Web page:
by Jean Sutherland Boggs and Anna Maheux
Hardcover, 191 pages
$75.00 (Can $85.00)
"In producing 700 drawings in pastel, Degas (1834-1917) not only captured gauzy ballerinas, self-absorbed women bathers, milliners, nudes and concert-goers, he also exploited the medium's versatility to depict ethereal seascapes, brothel scenes and exotic Russian dancers. Representing the full range of his pastels, this comprehensive album superbly reproduces 70 pictures, each with facing-page commentary. In her short introductory essay, Boggs, a leading Degas scholar, contrasts his exuberant jockeys and diaphanous dancers with the deeply pessimistic, withdrawn figure studies that the artist, with failing eyesight, produced in the first decade of the 20th century. Maheux, conservator of graphic arts at the National Gallery of Canada, examines Degas' methods and materials, and shows how pastel, in his hands, evolved into a modern, infinitely variable medium that he combined with monotype, gouache, lithographs and other materials to achieve novel effects."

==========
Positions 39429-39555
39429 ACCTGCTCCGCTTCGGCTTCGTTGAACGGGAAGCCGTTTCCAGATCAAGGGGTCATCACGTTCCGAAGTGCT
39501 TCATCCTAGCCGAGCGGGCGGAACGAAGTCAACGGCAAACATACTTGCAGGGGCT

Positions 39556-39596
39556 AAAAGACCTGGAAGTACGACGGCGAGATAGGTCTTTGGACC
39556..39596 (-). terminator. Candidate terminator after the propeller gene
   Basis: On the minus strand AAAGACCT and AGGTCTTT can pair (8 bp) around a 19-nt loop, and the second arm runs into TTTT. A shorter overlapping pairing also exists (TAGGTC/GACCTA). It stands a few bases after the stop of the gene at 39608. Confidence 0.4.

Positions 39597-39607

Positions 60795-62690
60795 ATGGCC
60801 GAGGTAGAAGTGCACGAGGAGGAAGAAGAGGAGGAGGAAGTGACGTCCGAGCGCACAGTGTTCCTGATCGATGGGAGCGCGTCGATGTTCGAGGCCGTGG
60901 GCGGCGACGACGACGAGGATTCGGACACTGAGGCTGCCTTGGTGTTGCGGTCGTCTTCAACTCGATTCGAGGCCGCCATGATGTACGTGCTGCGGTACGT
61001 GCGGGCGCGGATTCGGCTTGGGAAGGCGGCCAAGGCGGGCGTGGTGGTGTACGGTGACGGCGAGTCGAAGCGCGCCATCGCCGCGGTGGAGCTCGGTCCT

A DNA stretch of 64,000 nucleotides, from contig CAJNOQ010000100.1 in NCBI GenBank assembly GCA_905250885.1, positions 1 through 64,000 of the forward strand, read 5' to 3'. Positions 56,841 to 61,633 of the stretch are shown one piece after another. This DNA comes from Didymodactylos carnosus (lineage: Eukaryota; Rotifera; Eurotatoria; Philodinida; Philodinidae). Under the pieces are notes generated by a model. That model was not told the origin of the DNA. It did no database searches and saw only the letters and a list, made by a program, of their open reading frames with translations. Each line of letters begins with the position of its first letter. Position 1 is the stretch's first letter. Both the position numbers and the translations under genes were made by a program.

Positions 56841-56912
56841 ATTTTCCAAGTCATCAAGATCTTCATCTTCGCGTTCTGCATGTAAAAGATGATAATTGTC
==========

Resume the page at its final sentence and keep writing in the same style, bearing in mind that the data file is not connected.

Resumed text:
"As a quick, cheap way of sketching and drawing, the medium of pastel dates back to the Renaissance. Degas's pastels are particularly noteworthy because he expanded the range in which the medium could be used and broke the bounds of its academic context. In two brief, narrowly focused essays, historian Boggs and conservator Mayheux share their expertise, providing biographical background on the artist and an assessment of his technique and experimentation in pastel. Following the essays are 65 color plates, plus a chronology of Degas and the pastels, cited exhibitions, a selected bibliography, and a glossary of technical terms. Many of the works reproduced are in private collections and have not been published before. They form the core of a book that would have been enhanced by further description of Degas's relationship to other artists mentioned in the text. Recommended for informed readers."